Because of unresolved concerns about dairy’s possible association with an increased risk for prostate and ovarian cancers, some patients may want to avoid higher amounts of calcium through these products. At least until further large-scale studies are performed, you can recommend that your patients obtain their calcium through a healthy diet that incorporates calcium-rich foods such as dark leafy greens, one glass of milk each day, and perhaps a calcium supplement.
Vitamin D also plays a part in calcium absorption and bone health, and it can be found in fatty fish such as salmon, cheese, egg yolks, and vitamin supplements. The skin produces vitamin D when it is exposed to sunlight, as well, though older adults may need to take a vitamin D supplement if they live above 40 degrees north latitude, where winter sunlight is not strong enough to promote vitamin D formation. They may also need to take a supplement if they are housebound and not getting enough time in the sun throughout the year. A vitamin D blood test provides current levels, enabling appropriate recommendations for supplementation.
Smoking, Alcohol, and Bones
You’re probably already recommending that your patients avoid smoking and alcohol for a number of reasons. They’re bad for bone health, too. Smoking can negatively affect bone loss, and women who smoke often produce decreased levels of estrogen and go through menopause earlier, which, as stated above, is correlated with lowered bone density. Smoking can also lessen the amount of calcium absorbed from dietary sources.
As for alcohol, regular consumption of even just three ounces a day may damage bone health, according to some studies, in both older and younger adults. Those who drink more heavily may have the related effects of poor nutrition and increased fall risk, which can make them more prone to bone loss and fractures.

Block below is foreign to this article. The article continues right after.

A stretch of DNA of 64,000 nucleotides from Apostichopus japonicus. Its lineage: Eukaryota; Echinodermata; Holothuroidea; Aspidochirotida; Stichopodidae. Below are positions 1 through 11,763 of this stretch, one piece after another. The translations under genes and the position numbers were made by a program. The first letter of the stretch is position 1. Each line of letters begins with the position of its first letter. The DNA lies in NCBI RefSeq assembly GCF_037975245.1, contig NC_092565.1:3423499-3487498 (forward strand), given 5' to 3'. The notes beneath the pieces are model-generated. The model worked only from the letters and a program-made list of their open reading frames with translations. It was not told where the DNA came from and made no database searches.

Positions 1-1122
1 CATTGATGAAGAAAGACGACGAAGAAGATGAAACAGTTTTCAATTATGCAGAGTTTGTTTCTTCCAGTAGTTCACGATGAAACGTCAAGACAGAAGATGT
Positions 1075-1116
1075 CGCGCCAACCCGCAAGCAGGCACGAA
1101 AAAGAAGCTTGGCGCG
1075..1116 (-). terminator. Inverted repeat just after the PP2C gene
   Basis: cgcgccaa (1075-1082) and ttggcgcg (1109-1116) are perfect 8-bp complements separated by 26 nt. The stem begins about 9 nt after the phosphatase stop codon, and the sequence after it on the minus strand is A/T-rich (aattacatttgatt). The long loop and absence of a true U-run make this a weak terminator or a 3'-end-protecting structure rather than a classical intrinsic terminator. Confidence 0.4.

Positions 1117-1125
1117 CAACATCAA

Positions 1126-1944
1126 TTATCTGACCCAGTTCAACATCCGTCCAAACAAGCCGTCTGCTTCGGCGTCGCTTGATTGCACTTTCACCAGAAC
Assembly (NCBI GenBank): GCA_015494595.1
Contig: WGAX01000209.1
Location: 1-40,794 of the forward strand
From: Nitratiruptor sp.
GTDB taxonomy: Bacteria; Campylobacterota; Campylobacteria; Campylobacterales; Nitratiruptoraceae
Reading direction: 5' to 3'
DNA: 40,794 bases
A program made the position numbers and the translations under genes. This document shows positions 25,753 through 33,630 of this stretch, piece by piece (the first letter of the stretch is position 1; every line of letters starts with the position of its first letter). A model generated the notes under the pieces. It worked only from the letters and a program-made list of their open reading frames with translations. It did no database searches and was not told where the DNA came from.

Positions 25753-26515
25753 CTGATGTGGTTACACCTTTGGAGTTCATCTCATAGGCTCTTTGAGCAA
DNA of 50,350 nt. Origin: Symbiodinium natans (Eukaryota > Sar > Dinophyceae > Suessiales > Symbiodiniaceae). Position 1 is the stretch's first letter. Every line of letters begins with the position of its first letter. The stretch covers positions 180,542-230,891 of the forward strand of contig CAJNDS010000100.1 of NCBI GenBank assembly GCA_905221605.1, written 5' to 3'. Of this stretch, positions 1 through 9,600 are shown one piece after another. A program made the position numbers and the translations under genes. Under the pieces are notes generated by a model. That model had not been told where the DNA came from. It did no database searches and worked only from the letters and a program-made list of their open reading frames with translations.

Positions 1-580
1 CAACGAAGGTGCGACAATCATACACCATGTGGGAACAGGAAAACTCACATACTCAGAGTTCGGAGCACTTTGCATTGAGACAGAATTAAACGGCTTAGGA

Osteoporosis: Fall Risk Culprit
Osteoporosis Awareness Month also provides an opportunity to talk with your older patients and their families about fall risks and fall prevention steps, especially if a senior is prone to fractures due to lower bone density. If a bone breaks as a result of a fall, that person’s activities are generally limited while the bone heals. Surgery or a heavy cast may be required, and physical therapy might be a necessary step toward returning to a normal level of activity. These issues can often be more extreme for older adults, especially those with osteoporosis.
For adults over age 50, most fractures are related to osteoporosis. Hip fractures are particularly concerning, as they are associated with an increased risk of death within a year of the injury, and a significant percentage of seniors living without assistance before a hip fracture end up in long-term care institutions afterward, such as an assisted living or nursing facility. And more than 90 percent of the time, hip fractures occur as a result of a fall.
In addition to osteoporosis, you may want to discuss the following fall risk factors with your senior patients:
- Muscle weakness
- Increased unsteadiness when on the feet
- Certain medications
- Worn or improper use of walking aides
- Poor vision and balance
Understanding the factors that may lead to a fall is only the first step in prevention. When a fall cannot be avoided, seniors may be able to protect themselves from more serious injury by using their reflexes and changing their body position during the fall. A hip fracture is more likely to cause long-term disability compared to a broken arm or wrist, so encourage your patients to use their hands and arms to reach for something as they fall, or to simply use their hands to soften the fall and avoid a more serious injury. And getting immediate care is critical should a fall occur, whether the senior has weakened bones or another medical condition. Encouraging seniors to set up a medical alert system, either at home or for outside the home, helps ensure that they get the help they need as quickly as possible.
National Osteoporosis Awareness Month reminds not only the public but the medical community at large to focus on prevention of a disease that affects millions. Patients at any age can benefit from information about osteoporosis; prevention efforts can begin with regular exercise in youth, but these efforts should continue throughout adulthood. The National Osteoporosis Foundation provides a wealth of information that you can point your patients and their caregivers to, including printable guides and fact sheets. The foundation also offers BoneSource for healthcare practitioners, which includes educational materials, webinars, and training. In May and throughout the year, remind your patients to take the necessary steps to improve or maintain good bone health so that they can reduce their risk of osteoporosis and the associated risks for fractures and falling.